Thailand’s foreign minister has a message for local foreign correspondents: Butt out.
In a meeting with Thailand-based foreign press Tuesday, Don Pramudwinai reportedly suggested they should stop reporting on the ongoing pro-democracy protests.
“Tell them: ‘Hey you, go and do something more useful for yourself,” he reportedly said.
Commenters were quick to blast Don over his “mind your own business” suggestion: “I think he meant to say: Can all foreigners look the other way whilst this dictatorship violates Thais’ human rights and freedom of speech?” observed one in an online comment.
Prime Minister Prayut Chan-o-cha the same day echoed similar sentiments. In response to a question foreign press coverage of about the government’s campaign of intimidation and spying against student-led mass protests, the 2014 coup said he had never interfered in the affairs of other countries, implying that he expected the same from foreign media organizations.
Prayut’s government has been facing protests daily by thousands of young Thais, including high school students, who have been calling on it to resign, saying it lacked legitimacy for not having been elected in a free and fair election.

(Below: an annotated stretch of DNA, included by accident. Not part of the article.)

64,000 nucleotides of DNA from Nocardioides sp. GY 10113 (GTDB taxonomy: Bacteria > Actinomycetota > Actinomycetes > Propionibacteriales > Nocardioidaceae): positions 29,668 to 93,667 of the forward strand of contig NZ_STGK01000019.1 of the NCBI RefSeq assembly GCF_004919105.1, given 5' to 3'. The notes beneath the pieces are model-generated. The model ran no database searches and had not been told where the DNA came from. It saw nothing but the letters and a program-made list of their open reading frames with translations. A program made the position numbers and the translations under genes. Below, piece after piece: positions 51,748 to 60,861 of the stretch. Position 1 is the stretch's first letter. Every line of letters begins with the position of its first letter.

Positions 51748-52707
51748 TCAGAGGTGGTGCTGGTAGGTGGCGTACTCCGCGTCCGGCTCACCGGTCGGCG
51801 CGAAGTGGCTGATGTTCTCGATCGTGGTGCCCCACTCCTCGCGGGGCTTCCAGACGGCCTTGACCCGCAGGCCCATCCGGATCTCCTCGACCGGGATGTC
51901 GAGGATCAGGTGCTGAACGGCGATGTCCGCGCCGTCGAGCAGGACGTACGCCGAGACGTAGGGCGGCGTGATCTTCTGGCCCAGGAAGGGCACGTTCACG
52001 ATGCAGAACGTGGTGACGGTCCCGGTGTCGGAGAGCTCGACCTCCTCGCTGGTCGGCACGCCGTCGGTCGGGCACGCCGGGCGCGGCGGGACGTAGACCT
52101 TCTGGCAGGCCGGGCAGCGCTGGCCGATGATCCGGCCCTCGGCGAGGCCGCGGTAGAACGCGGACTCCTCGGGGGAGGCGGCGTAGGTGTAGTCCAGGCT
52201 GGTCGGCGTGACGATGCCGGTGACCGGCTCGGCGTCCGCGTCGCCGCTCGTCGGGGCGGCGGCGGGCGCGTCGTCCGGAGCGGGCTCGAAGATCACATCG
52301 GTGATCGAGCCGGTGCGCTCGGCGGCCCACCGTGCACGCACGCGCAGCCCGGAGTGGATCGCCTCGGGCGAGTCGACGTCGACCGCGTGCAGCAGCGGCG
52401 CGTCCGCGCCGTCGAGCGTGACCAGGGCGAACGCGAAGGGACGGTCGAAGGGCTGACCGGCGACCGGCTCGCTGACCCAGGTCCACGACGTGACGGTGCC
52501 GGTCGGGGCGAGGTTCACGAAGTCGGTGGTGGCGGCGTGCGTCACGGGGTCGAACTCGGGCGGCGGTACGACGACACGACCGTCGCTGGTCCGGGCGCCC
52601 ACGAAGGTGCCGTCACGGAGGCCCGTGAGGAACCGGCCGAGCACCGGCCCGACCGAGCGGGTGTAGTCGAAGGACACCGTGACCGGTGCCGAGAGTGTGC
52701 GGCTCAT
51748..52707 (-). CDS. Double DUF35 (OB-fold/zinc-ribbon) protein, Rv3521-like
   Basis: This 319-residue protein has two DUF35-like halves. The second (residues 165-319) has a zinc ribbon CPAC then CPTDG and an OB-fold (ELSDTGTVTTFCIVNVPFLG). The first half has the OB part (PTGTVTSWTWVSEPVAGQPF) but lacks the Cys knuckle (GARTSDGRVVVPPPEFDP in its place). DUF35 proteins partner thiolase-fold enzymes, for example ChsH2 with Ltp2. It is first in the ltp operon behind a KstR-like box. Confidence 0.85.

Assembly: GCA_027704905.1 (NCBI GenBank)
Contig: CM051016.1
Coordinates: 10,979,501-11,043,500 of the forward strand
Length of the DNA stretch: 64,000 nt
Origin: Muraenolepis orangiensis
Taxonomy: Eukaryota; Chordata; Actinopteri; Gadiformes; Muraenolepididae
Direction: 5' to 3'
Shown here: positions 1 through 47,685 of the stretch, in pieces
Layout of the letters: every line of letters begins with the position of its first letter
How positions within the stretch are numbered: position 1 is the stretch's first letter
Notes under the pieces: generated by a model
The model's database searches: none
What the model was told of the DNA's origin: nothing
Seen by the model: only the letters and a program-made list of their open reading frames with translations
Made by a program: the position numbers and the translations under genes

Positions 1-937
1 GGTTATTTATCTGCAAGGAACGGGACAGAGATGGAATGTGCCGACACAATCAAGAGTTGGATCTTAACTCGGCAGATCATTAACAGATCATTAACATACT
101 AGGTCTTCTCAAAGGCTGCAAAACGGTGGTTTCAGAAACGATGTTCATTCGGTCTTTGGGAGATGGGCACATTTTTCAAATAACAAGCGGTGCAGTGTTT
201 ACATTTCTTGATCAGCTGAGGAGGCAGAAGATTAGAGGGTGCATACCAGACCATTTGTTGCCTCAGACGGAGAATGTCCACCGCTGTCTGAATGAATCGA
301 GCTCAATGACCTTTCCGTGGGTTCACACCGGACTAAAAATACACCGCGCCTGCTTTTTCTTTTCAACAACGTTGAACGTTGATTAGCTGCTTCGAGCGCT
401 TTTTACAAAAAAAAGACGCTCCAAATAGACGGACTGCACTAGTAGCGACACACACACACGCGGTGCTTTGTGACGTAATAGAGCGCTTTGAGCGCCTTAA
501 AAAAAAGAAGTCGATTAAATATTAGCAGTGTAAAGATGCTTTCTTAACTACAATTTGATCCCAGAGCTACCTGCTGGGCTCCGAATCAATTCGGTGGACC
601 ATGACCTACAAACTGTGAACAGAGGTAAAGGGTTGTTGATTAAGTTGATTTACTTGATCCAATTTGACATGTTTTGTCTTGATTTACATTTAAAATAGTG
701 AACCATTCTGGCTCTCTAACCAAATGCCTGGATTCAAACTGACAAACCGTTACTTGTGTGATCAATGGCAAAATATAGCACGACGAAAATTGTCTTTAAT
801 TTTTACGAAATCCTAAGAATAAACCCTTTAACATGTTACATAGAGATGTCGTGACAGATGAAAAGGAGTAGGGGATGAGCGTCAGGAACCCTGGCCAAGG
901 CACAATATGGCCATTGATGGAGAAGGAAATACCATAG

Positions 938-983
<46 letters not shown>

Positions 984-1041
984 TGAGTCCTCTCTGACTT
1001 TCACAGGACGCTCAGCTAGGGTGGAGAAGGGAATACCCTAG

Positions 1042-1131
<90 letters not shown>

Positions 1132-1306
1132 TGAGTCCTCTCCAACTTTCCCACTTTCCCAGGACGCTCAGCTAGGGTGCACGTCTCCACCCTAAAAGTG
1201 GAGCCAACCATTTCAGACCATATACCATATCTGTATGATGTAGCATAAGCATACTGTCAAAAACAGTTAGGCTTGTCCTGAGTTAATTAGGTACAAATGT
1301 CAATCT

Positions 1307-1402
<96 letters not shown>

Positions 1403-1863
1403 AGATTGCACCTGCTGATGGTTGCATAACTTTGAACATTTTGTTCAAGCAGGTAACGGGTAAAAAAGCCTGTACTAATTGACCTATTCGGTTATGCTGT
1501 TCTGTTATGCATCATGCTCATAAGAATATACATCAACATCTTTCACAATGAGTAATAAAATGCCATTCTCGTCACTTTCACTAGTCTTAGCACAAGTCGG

Complicating local journalists’ work have been open call s for reform of the monarchy, which enjoys supra-constitutional powers. Any criticism of Thailand’s royals has long been taboo with a draconian lese majeste law prohibiting any criticisms of the monarchy with a penalty of 15 years in prison a charge.
“I mean I had never expected to hear this issue being discussed on the stage amid the crowd like that,” said Thapanee Eadsrichai, a Thai television reporter who cofounded the online news platform “The Reporters”. “Once I listened to the students’ declaration, I asked myself ‘In what way can I report it?'”
What’s telling, however, is that government officials seem more concerned with their image aboard than at home.
“If there is one thing these guys really don’t like, it is bad press abroad,” a Thailand-based journalist told UCA News. “They want to have this image of Thailand [abroad] as the Land of Smiles where all is well and everyone is happy and they hate it when [negative media reports] rock the boat.”
Continue reading the full version of this story on UCA News, a Bangkok Herald partner.